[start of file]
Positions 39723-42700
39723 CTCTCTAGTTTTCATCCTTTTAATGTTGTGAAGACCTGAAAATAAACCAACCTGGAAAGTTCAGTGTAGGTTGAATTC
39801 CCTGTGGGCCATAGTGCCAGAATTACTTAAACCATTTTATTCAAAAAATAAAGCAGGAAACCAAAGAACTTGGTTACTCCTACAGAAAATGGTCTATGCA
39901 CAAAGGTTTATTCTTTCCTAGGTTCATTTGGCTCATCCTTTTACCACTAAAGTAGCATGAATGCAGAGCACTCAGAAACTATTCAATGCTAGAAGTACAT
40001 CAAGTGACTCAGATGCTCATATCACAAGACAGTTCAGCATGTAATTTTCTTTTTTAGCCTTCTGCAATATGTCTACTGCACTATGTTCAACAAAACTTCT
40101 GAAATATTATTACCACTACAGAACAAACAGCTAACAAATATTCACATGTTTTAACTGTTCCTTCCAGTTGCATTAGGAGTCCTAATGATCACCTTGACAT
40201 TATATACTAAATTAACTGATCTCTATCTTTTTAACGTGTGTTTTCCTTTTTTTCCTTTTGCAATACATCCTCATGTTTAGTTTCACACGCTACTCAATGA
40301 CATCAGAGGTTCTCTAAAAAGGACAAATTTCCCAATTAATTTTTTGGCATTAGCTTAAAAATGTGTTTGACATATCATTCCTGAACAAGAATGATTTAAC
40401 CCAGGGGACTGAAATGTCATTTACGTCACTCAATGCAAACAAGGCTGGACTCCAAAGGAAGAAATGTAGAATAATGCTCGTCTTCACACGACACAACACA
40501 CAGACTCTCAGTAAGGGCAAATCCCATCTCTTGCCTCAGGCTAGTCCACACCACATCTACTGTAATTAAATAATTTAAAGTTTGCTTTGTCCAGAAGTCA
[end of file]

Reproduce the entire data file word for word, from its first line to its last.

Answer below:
Positions 39723-42700
39723 CTCTCTAGTTTTCATCCTTTTAATGTTGTGAAGACCTGAAAATAAACCAACCTGGAAAGTTCAGTGTAGGTTGAATTC
39801 CCTGTGGGCCATAGTGCCAGAATTACTTAAACCATTTTATTCAAAAAATAAAGCAGGAAACCAAAGAACTTGGTTACTCCTACAGAAAATGGTCTATGCA
39901 CAAAGGTTTATTCTTTCCTAGGTTCATTTGGCTCATCCTTTTACCACTAAAGTAGCATGAATGCAGAGCACTCAGAAACTATTCAATGCTAGAAGTACAT
40001 CAAGTGACTCAGATGCTCATATCACAAGACAGTTCAGCATGTAATTTTCTTTTTTAGCCTTCTGCAATATGTCTACTGCACTATGTTCAACAAAACTTCT
40101 GAAATATTATTACCACTACAGAACAAACAGCTAACAAATATTCACATGTTTTAACTGTTCCTTCCAGTTGCATTAGGAGTCCTAATGATCACCTTGACAT
40201 TATATACTAAATTAACTGATCTCTATCTTTTTAACGTGTGTTTTCCTTTTTTTCCTTTTGCAATACATCCTCATGTTTAGTTTCACACGCTACTCAATGA
40301 CATCAGAGGTTCTCTAAAAAGGACAAATTTCCCAATTAATTTTTTGGCATTAGCTTAAAAATGTGTTTGACATATCATTCCTGAACAAGAATGATTTAAC
40401 CCAGGGGACTGAAATGTCATTTACGTCACTCAATGCAAACAAGGCTGGACTCCAAAGGAAGAAATGTAGAATAATGCTCGTCTTCACACGACACAACACA
40501 CAGACTCTCAGTAAGGGCAAATCCCATCTCTTGCCTCAGGCTAGTCCACACCACATCTACTGTAATTAAATAATTTAAAGTTTGCTTTGTCCAGAAGTCA